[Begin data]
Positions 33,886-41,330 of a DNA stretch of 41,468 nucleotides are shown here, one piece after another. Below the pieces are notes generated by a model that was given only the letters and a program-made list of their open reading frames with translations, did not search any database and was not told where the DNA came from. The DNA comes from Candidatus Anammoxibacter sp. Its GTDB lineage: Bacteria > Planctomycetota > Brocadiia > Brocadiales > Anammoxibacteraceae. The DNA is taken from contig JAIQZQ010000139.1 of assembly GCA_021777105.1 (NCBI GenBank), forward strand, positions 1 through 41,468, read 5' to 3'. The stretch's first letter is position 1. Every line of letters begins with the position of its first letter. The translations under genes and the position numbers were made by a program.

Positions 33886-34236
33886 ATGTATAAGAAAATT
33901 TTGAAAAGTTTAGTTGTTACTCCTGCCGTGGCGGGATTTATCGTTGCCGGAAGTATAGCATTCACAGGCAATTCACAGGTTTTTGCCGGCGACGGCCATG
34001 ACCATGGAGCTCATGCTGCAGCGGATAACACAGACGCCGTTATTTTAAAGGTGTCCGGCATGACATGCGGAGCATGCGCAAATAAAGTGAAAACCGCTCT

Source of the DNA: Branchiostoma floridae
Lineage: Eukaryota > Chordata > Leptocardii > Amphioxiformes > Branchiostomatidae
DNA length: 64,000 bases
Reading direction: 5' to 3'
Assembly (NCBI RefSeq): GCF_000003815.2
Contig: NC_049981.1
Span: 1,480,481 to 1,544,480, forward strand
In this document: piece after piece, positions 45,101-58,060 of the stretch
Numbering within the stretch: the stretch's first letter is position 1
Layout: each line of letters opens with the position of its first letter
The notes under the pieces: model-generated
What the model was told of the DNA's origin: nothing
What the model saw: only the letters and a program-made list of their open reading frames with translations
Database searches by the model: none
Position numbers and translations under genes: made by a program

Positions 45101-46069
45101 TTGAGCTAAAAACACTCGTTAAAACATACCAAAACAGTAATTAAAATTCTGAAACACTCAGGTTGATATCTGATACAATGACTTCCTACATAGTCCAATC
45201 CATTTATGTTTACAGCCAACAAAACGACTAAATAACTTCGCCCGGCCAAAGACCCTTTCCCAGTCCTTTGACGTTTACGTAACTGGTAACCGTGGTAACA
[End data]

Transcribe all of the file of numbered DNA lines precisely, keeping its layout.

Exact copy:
Positions 33,886-41,330 of a DNA stretch of 41,468 nucleotides are shown here, one piece after another. Below the pieces are notes generated by a model that was given only the letters and a program-made list of their open reading frames with translations, did not search any database and was not told where the DNA came from. The DNA comes from Candidatus Anammoxibacter sp. Its GTDB lineage: Bacteria > Planctomycetota > Brocadiia > Brocadiales > Anammoxibacteraceae. The DNA is taken from contig JAIQZQ010000139.1 of assembly GCA_021777105.1 (NCBI GenBank), forward strand, positions 1 through 41,468, read 5' to 3'. The stretch's first letter is position 1. Every line of letters begins with the position of its first letter. The translations under genes and the position numbers were made by a program.

Positions 33886-34236
33886 ATGTATAAGAAAATT
33901 TTGAAAAGTTTAGTTGTTACTCCTGCCGTGGCGGGATTTATCGTTGCCGGAAGTATAGCATTCACAGGCAATTCACAGGTTTTTGCCGGCGACGGCCATG
34001 ACCATGGAGCTCATGCTGCAGCGGATAACACAGACGCCGTTATTTTAAAGGTGTCCGGCATGACATGCGGAGCATGCGCAAATAAAGTGAAAACCGCTCT

Source of the DNA: Branchiostoma floridae
Lineage: Eukaryota > Chordata > Leptocardii > Amphioxiformes > Branchiostomatidae
DNA length: 64,000 bases
Reading direction: 5' to 3'
Assembly (NCBI RefSeq): GCF_000003815.2
Contig: NC_049981.1
Span: 1,480,481 to 1,544,480, forward strand
In this document: piece after piece, positions 45,101-58,060 of the stretch
Numbering within the stretch: the stretch's first letter is position 1
Layout: each line of letters opens with the position of its first letter
The notes under the pieces: model-generated
What the model was told of the DNA's origin: nothing
What the model saw: only the letters and a program-made list of their open reading frames with translations
Database searches by the model: none
Position numbers and translations under genes: made by a program

Positions 45101-46069
45101 TTGAGCTAAAAACACTCGTTAAAACATACCAAAACAGTAATTAAAATTCTGAAACACTCAGGTTGATATCTGATACAATGACTTCCTACATAGTCCAATC
45201 CATTTATGTTTACAGCCAACAAAACGACTAAATAACTTCGCCCGGCCAAAGACCCTTTCCCAGTCCTTTGACGTTTACGTAACTGGTAACCGTGGTAACA